Reality Check: CPS is attempting to radically reconfigure how it funds schools while facing a $391 million budget shortfall.

  • Considering its precarious financial situation, it remains unclear how CPS will manage to guarantee a significantly higher number of school-based positions, allocate additional resources to schools with greater needs, and still offer a meaningful amount of discretionary funding for principals and LSCs to manage.
    • The district's focus on standardizing positions across all schools may lead to a decrease in the level of control that principals and LSCs have over their individual school budgets.

  • Given the ongoing and pervasive teacher shortage in Chicago, there's no assurance that positions allocated to schools will be filled.
    • The district consistently “saves” approximately $150 million each year by budgeting for school-based positions that remain unfilled or experience delays in the hiring process.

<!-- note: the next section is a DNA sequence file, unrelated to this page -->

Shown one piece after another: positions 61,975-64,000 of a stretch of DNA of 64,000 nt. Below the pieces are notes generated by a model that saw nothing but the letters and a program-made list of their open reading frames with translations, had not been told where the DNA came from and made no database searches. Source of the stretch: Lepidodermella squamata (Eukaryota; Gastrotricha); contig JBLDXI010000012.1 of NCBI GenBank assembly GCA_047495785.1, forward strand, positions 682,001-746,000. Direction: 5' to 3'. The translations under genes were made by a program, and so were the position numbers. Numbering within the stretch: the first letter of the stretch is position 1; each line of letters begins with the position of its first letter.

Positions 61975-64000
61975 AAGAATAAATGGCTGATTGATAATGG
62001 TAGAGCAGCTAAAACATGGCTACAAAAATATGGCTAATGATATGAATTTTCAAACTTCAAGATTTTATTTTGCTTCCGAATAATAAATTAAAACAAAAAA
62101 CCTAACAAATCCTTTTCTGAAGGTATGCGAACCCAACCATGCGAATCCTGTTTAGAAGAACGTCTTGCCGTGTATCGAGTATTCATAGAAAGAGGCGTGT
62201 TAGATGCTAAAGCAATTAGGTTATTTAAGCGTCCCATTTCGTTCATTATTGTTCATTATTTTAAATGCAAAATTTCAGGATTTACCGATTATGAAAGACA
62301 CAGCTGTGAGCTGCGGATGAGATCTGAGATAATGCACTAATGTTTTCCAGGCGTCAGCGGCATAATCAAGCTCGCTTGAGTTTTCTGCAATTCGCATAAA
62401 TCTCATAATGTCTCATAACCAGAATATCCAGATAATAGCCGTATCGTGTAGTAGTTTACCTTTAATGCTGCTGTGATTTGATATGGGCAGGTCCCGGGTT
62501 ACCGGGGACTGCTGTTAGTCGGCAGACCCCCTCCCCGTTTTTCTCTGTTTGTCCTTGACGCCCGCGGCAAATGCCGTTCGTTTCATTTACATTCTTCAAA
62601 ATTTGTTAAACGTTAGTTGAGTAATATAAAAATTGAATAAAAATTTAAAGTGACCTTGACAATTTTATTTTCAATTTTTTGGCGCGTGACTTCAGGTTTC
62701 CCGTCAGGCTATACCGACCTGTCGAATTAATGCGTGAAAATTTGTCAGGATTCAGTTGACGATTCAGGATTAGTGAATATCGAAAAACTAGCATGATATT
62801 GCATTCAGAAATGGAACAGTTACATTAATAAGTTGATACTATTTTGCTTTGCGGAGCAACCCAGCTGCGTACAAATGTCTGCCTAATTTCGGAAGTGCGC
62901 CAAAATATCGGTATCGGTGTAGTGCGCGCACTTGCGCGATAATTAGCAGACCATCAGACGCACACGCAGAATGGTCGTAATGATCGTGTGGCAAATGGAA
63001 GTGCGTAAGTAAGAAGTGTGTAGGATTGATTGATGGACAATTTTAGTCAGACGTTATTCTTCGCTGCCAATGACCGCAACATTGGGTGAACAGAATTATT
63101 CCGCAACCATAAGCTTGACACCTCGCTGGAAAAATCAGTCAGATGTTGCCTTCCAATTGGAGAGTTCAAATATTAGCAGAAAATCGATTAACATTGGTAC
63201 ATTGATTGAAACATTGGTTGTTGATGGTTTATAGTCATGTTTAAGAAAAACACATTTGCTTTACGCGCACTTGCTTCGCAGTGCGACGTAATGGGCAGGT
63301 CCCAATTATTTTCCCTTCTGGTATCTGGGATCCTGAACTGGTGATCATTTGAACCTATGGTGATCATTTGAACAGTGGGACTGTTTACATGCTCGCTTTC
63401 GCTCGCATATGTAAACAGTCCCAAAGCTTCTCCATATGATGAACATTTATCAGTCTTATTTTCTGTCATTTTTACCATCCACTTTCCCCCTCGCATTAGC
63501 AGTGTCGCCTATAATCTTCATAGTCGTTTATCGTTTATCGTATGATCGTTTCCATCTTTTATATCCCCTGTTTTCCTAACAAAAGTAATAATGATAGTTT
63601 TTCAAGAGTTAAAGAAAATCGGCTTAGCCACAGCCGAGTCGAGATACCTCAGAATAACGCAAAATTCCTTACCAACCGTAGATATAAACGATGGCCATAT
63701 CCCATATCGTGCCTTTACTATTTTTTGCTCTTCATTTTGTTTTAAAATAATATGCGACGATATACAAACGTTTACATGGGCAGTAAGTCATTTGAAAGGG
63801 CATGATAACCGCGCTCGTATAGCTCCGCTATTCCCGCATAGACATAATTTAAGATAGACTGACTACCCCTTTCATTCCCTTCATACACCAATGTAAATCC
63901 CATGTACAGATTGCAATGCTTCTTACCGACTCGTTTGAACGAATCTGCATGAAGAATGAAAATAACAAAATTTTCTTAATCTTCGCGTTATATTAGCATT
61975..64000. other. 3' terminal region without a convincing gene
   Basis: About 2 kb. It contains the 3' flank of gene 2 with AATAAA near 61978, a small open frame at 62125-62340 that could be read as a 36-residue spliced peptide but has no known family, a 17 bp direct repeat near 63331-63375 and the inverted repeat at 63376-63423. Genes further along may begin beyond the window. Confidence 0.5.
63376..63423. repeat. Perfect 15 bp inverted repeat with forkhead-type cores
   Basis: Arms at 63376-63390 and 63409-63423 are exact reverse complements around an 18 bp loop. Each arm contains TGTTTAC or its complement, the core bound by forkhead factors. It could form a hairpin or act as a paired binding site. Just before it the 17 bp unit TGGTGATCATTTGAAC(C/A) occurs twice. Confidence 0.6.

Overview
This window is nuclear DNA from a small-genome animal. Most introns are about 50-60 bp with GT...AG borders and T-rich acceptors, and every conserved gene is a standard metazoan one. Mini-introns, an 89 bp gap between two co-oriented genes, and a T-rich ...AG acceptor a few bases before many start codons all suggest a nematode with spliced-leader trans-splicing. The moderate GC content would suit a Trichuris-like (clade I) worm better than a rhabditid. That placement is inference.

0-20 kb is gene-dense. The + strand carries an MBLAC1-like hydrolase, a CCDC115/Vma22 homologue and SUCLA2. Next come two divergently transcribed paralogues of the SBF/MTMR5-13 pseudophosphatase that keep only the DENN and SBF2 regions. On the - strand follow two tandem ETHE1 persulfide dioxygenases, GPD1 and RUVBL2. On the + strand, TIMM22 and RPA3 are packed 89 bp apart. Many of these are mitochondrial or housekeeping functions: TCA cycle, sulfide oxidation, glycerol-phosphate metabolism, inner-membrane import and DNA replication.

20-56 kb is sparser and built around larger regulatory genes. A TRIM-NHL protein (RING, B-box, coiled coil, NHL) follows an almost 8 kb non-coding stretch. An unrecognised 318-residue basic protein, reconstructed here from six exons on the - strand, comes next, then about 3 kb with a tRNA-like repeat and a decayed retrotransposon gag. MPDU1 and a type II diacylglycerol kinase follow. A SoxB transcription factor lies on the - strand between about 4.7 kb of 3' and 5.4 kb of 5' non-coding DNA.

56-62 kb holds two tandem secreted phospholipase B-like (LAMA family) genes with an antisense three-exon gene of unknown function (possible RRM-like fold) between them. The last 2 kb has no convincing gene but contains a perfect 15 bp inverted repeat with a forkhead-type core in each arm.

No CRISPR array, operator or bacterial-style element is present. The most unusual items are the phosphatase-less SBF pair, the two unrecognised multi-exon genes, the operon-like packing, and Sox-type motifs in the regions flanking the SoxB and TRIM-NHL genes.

• With the centralized funding of school-based positions, it remains to be seen what level of flexibility school principals and LSCs will possess when positions remain vacant for extended periods.

  • The district's ability since 2021 to reduce its reliance on SBB while simultaneously increasing the amount of needs-based funding has been fueled by billions in COVID relief dollars.
    • After the district’s final $300M in COVID relief funding is expended next school year, CPS predicts its budget deficit will balloon to nearly $700M — and that’s before the anticipated increase in costs from a soon-to-be-negotiated CTU agreement this summer.


Our Take: Kids First Chicago has long championed a revamp of CPS's SBB system to better allocate school funds based on the nuanced needs of students and school communities – but only doing so after engaging with stakeholders on potential alternatives. The district claims its decision to end SBB was informed by stakeholder feedback at this year’s budget roundtables as well as through surveys and focus groups with school principals.

  • But the district has shared no summaries from the budget roundtables or its principal engagement efforts, leaving stakeholders to take CPS at its word – even though Chicago principals have routinely advocated for more autonomy and flexibility over school budgets, particularly in times of resource constraint.